Saturday, July 7, 2012

Paid for

I had the gum in my hand, and I had earned it.  It was not easy to reach that shelf.  Not at all.  Ready to go, I started to trot toward the door when Mom caught me by my upper arm with one hand (not for the first or last time, mind you). 

“If we don’t pay for it, we have to put it back,” she said.

“Am I paid for?” I asked, eying our cart with all of our stuff in it.

Mom smiled.  “Yes.  You’re paid for.”

I saw hope.  “Let’s not pay for Sisa.”

“Sisa” was my little sister, and I never once asked for one.  Parents ought to take this into account before procreating a second time.  Once she passed the biting phase, though, I started to like her. 

True, I still wasn’t happy about some things, like when in preschool she’d slip into my bed after a nightmare, pee, climb out, change all of her clothes, drop them on the floor, and then climb back into her own dry bed.  But when life hands you a younger sibling, it hands you other things as well:  someone who loves you no matter what, who thinks you are the smartest and the best, and who is small enough to be bossed around from time to time.  And life throws in some extra lessons—learning to share, to listen, to be fair, to compromise—not quite free of charge.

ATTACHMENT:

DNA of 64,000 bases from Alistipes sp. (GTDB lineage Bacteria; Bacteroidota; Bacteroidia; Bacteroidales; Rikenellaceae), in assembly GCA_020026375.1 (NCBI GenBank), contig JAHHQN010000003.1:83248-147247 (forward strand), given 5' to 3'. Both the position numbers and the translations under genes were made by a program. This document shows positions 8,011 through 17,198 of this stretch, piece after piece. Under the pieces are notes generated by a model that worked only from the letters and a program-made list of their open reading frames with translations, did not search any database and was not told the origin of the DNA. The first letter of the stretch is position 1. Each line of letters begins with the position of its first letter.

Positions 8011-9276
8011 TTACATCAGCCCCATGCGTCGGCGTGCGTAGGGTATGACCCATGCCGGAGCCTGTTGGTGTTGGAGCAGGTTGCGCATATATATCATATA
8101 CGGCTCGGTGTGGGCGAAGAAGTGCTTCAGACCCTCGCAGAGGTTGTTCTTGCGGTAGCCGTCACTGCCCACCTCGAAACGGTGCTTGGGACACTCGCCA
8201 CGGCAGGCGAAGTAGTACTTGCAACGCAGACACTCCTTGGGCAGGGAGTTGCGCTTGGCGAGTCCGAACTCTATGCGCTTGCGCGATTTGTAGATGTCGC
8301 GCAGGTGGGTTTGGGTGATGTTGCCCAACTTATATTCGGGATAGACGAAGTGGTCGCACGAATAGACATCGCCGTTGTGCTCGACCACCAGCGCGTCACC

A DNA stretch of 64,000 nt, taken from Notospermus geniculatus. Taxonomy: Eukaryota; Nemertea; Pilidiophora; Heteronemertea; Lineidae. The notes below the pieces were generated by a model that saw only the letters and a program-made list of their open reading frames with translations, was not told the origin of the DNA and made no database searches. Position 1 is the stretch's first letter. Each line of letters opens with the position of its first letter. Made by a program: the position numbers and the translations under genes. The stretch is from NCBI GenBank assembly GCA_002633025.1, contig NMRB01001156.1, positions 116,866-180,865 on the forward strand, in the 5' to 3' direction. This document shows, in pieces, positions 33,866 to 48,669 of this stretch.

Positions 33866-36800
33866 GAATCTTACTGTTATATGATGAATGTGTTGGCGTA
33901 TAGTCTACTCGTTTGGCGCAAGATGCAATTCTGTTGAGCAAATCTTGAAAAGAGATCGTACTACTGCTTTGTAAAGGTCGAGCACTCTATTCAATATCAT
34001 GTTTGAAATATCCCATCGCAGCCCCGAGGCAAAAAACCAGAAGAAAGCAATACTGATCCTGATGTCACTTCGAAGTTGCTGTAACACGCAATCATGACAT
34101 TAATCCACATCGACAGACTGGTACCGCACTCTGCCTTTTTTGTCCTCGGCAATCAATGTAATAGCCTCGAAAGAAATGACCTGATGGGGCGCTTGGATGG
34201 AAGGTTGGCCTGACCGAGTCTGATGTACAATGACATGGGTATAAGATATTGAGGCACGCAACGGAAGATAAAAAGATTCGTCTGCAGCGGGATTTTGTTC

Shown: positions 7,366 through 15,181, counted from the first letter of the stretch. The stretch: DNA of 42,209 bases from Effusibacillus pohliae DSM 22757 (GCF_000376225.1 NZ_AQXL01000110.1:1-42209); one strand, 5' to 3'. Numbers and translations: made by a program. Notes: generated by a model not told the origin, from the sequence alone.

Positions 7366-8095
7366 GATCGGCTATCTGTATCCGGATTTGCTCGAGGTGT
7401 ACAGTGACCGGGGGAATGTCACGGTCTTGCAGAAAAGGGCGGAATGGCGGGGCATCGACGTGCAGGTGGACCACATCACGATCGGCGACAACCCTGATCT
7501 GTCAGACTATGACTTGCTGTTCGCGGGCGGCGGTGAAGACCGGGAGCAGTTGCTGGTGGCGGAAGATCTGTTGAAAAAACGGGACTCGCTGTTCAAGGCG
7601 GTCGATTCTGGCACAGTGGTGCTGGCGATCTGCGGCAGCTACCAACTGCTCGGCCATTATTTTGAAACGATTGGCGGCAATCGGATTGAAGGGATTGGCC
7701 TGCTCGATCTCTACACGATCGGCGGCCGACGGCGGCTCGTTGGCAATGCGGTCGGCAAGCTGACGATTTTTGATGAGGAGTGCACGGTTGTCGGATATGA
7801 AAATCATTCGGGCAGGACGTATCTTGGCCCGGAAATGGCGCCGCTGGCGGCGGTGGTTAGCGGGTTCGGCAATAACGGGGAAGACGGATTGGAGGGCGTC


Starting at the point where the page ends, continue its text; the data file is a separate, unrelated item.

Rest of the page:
We were as likely to hit one another as play together.  In fact, hitting one another was playing together.  But in our whirlwind bouts, twirling in a tug of war over the best dress-up skirt as one dog barked encouragement and the other dog alternately took sides (and ripped the ruffle off the skirt in the process), there was something reassuring about the pair of fierce eyes I locked onto.  I knew that the anger was momentary.  The skirt would eventually be worn by one of us—or destroyed by the dog.  In a minute, though, those eyes would be giggling, and we would be happy once more.

In our teens, I found a new benefit.  My “little” sister was a hair bigger than me.  While we shared almost everything, anything of hers that I really wanted could be made truly mine by running it through the dryer once on high.  But even then, she didn’t stay angry forever.  No.  Instead, her hair-bigger feet stretched out my slightly smaller shoes so that they were truly hers.

Still, we were together.  There was always a hand to hold, a butt to share a bus seat, a shoulder to cry on, and lips to give advice—wanted or not.

We grew apart after high school but grew back together after the births of our first children just four months apart.  As we have faced the heartache of seeing those boys face mental health diagnoses, outpatient therapies, school issues, health issues—the list goes on and on—I found such strength in her voice over the phone, her hugs in person, and her laughter over the truly ridiculous trials of life. 

“Do you realize you talked to your sister for 800 minutes last month?” my father asked as we were comparing our cell phone usage.

Sounds like a good investment to me.

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